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mamannon
01-05-2017, 01:09 PM
Hello folks,

I have really weird dilemma: I have Win32 CAD program, whose OpenGL related DLL library is compiled by a Visual Studio 2010 and other parts of program are compiled dy Embarcadero XE8. The whole system works fine on three separate workstations when debugging it with Visual Studio 2010, but if I try to run the executable alone, some test files (not every file) doesn't show lightning, dark world or at least distorted static shadows shows up instead.

So, with debugger everything is working perfectly, but executable alone only part of the test files works as expected. And more confusion, if I first open a perfectly working file and then a file which doesn't show lightning, then both files are working perfectly or at least lights are on but shadows may be off. However, this misbehaviour is deterministic: it does always the same fails and same order even on different machines. Nvidia or AMD don't make a difference with regard to their behaviour or misbehaviour. GeForce GT 525M, AMD Radeon R6 and GeForce GTX 860M show equal behaviour.

What could be wrong?

1: I think this could be some out-of-memory problem. The program doesn't check available memory on board and it doesn't count the memory needed to load some file, but after loading more OpenGL stuff it checks GL_OUT_OF_MEMORY by glGetError(). But, because I get the lightning working by loading a file after another, this doesn't seem a memory problem (the first file is still loaded, so there is more OpenGL stuff on board). Anyway, opengl driver memory management is tricky -actually I dont know, I only guess- so if the driver feels it doesn't have enough memory or time, is it possible that driver just silently refuses to allocate space or transfer data and keep working like everything was okay?

2: On the other way, it is possible that CUDA or OpenCL could indirectly cause a lightning problem, but I don't delieve it because the behaviour is identical between a CUDA machine and an OpenCL machine. If the problem would be there, their behaviour would differ. Moreover, the case where lights are on but shadows are absent or distorted, is definitely not a CUDA or OpenCL case. But if you think I should double check or triple check CUDA/OpenCL, I'm glad if you tell it to me.

3: The third sympton would be threads: I use boost::thread and boost::asio libraries to handle four threads, and OpenGL rendering context is connected to two of them, in different times I hope. This is the thing I suspect at most. But, if this is the reason of misbehaviour, shouldn't it prevent rendering completely? All rendering is happening in a same thread, which calls a single render function that draws everything. Moreover, the program works either with OpenGL 4.0 or OpenGL 1.5, and they both use the same threading skeme. OpenGL 1.5 works perfectly with all files, so this is an indication that threads work correctly.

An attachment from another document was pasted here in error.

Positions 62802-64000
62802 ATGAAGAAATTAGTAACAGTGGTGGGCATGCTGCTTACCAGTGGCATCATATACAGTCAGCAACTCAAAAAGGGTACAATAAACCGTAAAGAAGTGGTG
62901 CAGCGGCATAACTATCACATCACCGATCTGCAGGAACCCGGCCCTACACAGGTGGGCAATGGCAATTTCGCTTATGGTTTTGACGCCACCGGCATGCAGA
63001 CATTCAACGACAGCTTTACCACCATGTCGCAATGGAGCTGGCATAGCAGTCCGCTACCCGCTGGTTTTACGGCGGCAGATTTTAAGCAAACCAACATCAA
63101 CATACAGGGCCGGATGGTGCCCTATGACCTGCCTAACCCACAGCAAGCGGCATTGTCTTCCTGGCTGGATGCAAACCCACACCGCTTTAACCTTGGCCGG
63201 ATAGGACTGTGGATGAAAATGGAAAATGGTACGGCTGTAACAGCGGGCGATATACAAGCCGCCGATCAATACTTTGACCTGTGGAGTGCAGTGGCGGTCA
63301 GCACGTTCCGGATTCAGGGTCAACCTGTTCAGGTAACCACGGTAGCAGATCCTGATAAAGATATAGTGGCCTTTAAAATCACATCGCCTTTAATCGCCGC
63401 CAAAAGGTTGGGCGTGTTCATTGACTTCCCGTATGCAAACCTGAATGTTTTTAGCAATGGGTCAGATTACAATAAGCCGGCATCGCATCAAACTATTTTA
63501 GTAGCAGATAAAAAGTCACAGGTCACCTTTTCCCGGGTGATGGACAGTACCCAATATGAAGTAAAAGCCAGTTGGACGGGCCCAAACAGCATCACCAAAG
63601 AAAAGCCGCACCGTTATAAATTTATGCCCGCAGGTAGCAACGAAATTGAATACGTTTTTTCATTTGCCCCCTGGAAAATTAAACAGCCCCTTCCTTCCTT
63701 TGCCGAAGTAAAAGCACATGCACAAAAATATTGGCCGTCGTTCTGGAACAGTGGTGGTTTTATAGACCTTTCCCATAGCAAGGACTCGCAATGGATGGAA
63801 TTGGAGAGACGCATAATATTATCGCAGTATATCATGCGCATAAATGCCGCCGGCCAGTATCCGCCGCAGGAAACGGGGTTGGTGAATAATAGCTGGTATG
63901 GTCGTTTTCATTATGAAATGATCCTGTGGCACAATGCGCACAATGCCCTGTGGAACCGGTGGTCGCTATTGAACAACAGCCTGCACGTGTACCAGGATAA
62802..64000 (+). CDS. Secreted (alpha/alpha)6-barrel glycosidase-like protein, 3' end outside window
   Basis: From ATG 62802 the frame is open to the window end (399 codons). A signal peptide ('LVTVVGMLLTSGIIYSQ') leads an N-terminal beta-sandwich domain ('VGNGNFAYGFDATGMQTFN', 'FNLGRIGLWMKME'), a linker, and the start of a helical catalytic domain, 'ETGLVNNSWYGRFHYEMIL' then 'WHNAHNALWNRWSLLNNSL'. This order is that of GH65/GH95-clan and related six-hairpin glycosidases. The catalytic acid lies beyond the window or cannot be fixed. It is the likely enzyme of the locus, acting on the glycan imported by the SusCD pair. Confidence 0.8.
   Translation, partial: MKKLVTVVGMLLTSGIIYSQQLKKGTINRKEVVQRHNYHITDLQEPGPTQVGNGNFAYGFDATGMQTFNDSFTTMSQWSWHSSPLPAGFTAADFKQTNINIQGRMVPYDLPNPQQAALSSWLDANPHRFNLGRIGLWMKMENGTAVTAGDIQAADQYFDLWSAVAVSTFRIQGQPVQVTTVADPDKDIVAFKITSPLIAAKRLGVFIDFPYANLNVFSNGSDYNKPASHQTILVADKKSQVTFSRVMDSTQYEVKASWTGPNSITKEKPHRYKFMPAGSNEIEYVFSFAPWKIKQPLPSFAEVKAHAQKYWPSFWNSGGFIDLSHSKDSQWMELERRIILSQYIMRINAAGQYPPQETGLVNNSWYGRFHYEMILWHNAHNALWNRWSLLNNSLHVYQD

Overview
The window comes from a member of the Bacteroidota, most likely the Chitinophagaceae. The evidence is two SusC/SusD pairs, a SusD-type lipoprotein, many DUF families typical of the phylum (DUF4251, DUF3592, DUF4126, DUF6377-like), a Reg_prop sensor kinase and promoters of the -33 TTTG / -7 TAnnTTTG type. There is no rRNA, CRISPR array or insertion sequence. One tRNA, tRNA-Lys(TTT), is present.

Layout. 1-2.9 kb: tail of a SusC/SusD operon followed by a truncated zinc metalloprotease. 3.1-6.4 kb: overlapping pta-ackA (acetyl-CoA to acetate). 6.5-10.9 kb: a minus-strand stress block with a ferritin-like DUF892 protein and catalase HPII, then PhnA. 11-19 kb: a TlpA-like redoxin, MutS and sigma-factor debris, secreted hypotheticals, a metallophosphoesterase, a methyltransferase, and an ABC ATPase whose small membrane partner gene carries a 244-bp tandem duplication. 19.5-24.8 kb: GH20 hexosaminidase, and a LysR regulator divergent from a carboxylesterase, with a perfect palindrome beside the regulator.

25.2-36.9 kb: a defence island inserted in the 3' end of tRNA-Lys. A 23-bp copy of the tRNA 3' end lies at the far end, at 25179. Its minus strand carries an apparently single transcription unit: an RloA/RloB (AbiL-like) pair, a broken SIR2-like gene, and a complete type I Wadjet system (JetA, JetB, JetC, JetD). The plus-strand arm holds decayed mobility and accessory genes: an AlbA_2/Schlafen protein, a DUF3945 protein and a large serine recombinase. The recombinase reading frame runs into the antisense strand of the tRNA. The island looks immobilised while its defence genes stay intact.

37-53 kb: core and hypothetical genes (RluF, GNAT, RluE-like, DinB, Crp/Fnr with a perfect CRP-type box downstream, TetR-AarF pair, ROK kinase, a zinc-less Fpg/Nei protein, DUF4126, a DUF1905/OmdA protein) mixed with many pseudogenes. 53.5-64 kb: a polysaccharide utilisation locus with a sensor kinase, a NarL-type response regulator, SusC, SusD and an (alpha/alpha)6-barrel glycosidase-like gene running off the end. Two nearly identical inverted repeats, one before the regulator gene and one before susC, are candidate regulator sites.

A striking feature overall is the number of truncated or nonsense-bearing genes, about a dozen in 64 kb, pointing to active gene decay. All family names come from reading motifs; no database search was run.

4: Some other reason you name it :)

Please help, any suggestions are welcome...

mamannon
01-11-2017, 05:18 AM
There were bugs here and there, but one thing I want to point out: If you are using boost threads and OpenGL, make sure that OpenGL thread is always bound the thread which "talks" with OpenGL. If there are several threads talking to OpenGL, you need to change context between threads by wglMakeCurrent:



wglMakeCurrent(NULL, NULL); //leaving thread

wglMakeCurrent(Window_Handle/HDC, Rendering_Handle/HGLRC); //new thread


Context changing is an expensive operation as well as to create and destroy threads. Therefore I'm using boost::asio library which keeps your threads alive, so a single thread invocation and destruction happens during the lifetime of a program. There is one caveat about boost::asio and OpenGL: DON'T USE A THREADPOOL!! If you do that, you're forced to call wglMakeCurrent every time you use your threads. Instead use fixed threads and call wglMakeCurrent only once. Below is an example class how to do that:



#ifndef __saie_H
#define __saie_H

class Saie : public boost::asio::io_service::service {

private:
boost::asio::io_service ioPalvelu;
boost::shared_ptr<boost::asio::io_service::work> tyo;
boost::shared_ptr<boost::thread> saie;
volatile bool sammutus;

Saie(const Saie& saie);
Saie & operator=(const Saie& saie);

public:
Saie(boost::asio::io_service& io);
virtual ~Saie();

//we need to define an abstract method
void shutdown_service() {}

//returns a reference to this service
boost::asio::io_service& annaPalvelu();

//test whether the service is ready
bool onkoPysaytetty();

//run a thread
void saieRun(void (*funktio)());

//stop service
void saieStop();

//restart service
void saieReset();
};

#endif




#include "stdafx.h"

#include "saie.h"

Saie::Saie(boost::asio::io_service& io) : boost::asio::io_service::service(io),
ioPalvelu(),
tyo(new boost::asio::io_service::work(ioPalvelu)),
saie(new boost::thread(boost::bind(&boost::asio::io_service::run, &ioPalvelu))) {

sammutus=false;
}

Saie::~Saie() {
saieStop();
}


boost::asio::io_service& Saie::annaPalvelu() {
return ioPalvelu;
}

bool Saie::onkoPysaytetty() {
return sammutus;
}

void Saie::saieRun(void (*funktio)()) {
ioPalvelu.post(funktio);
}

void Saie::saieStop() {
if (sammutus==false) {
ioPalvelu.stop();
if (saie) {
saie->join();
}
sammutus=true;
}
}

void Saie::saieReset() {
if (sammutus==true) {
ioPalvelu.reset();
tyo.reset(new boost::asio::io_service::work(ioPalvelu));
saie.reset(new boost::thread(boost::bind(&boost::asio::io_service::run, &ioPalvelu)));
sammutus=false;
}
}